City school busses bogged down, as did numerous cars and milk trucks attempting to pass over frost-free dirt roads. Even city motorists ex- perienced difficulty with their cars in dirt driveways and on “boulevards.” Fog made driving hazardous and contributed to several minor accidents. In some area, black-top roads were reported going through their “spring heave” – a few months early. Some cities’ streets were not immune to this either, as alternate freezings and thawings took hold.
Altogether, it was very un-winterlike weather.
On Monday afternoon the sun broke through momentarily as a wind rushed the clouds northward—only to be covered up again by a new overcoat which persisted through a night of high winds, gusting up to 40 miles an hour on occasions, drying out the area.
Tuesday dawned mostly cloudy, but fair weather forecasts turned out right, as the sunshine and blue skies returned, along with a somewhat chiller, but still above seasonal temperature.
Obit: Elizabeth Smith, age 95 of Thorp. Funeral at St. Bernard’s church.
80 Years Ago December 19, 1941 Harry, 21-year-old son of Mr. and Mrs. Ralph Kramer of this city (Chippewa Falls), was killed in the Japanese attack on Pearl Harbor, Sunday, Dec. 7, according to a telegram received by his parents from the Navy Department. This is believed to be the first war casualty among men from Chippewa County.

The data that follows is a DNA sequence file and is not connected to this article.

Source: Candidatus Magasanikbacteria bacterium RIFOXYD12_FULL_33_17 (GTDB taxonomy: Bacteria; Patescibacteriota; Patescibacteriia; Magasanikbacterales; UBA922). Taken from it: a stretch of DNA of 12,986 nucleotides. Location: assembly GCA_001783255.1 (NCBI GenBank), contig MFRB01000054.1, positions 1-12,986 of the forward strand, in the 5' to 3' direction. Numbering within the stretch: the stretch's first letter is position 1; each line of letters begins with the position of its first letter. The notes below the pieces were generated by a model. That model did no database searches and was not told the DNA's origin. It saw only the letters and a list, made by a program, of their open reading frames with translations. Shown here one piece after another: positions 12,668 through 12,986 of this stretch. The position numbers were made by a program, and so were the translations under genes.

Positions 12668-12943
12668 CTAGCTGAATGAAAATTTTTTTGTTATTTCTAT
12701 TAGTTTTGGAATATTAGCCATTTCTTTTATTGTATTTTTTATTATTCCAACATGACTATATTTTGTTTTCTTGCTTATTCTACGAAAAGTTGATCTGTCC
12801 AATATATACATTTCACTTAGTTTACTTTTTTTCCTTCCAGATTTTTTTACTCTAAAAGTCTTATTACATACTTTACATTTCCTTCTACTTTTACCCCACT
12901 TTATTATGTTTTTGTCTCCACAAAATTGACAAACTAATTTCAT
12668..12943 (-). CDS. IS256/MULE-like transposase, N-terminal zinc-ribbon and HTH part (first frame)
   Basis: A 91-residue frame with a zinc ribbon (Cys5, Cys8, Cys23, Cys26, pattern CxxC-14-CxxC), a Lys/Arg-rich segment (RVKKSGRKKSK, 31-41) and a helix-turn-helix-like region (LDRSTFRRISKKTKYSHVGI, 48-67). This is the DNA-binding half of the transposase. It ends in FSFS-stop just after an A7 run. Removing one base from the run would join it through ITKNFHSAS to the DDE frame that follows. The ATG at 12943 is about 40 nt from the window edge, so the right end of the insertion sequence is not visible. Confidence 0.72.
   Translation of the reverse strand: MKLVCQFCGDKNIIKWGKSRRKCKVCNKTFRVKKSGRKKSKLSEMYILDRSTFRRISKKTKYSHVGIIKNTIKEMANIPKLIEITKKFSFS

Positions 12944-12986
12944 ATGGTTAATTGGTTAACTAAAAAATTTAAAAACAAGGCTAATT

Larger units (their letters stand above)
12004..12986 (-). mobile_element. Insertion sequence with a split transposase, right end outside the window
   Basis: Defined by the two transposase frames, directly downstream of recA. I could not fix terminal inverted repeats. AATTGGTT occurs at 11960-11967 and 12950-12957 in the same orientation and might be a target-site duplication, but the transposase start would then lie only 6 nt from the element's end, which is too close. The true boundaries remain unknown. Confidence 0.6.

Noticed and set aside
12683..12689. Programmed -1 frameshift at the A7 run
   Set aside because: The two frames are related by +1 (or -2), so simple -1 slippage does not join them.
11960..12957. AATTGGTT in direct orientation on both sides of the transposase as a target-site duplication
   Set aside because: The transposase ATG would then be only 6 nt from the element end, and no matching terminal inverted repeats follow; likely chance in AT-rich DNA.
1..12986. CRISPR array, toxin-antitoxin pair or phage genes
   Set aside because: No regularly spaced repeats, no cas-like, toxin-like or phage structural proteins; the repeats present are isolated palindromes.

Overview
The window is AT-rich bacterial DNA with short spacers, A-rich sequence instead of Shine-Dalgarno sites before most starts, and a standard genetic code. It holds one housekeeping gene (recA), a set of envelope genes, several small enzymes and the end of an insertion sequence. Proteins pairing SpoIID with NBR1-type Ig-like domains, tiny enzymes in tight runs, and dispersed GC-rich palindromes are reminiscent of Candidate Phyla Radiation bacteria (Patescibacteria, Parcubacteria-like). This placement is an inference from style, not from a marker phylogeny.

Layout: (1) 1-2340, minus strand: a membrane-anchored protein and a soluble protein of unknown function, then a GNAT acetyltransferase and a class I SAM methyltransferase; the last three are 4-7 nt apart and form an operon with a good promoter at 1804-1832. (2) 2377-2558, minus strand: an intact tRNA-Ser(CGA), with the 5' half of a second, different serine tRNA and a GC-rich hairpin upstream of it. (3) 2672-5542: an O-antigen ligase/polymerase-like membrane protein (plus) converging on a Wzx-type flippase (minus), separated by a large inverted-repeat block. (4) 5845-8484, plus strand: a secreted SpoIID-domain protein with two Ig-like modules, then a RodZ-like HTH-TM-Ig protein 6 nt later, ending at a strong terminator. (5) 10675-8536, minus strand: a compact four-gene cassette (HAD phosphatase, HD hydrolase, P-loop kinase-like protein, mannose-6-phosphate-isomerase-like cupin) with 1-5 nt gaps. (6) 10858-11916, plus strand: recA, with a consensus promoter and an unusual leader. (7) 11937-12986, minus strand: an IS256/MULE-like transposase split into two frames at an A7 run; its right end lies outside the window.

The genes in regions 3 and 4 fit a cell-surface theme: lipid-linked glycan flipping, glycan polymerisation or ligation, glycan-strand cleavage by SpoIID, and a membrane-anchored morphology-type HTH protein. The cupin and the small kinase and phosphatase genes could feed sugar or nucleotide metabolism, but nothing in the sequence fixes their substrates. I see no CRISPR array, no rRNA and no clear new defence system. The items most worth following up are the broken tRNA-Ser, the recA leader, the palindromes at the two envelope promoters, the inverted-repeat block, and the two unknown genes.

Twenty-three young men from Chippewa County, have enlisted during the week. Those from outside the city include Freeman Springer of Stanley.
Thorp Pioneer Dies Sam Christenson, pioneer resident of Thorp, died at St. Joseph’s Hospital in Chippewa Falls, last Sunday. He was born in 1870 at Odensburg, Wis. And had been a resident of Thorp for 40 years, having a wide acquaintance among the people of this region and was beloved and respected by everybody. The funeral was conducted at Thorp, Tuesday.
90 Years Ago December 11, 1931 Chic Sale, Author of “The Specialist,” IS NOW IN TALKIES Charles (Chic) Sale, America’s foremost rural character actor, who is featured as the Grand Army veteran, the man who knew Lincoln, with Walter Huston and others in “The Star Witness,” the Warner Bros. picture plays at the Star Theater for three nights beginning Tuesday, was born in Huron, South Dakota, a few more than thirty years ago. His father was a practicing dentist.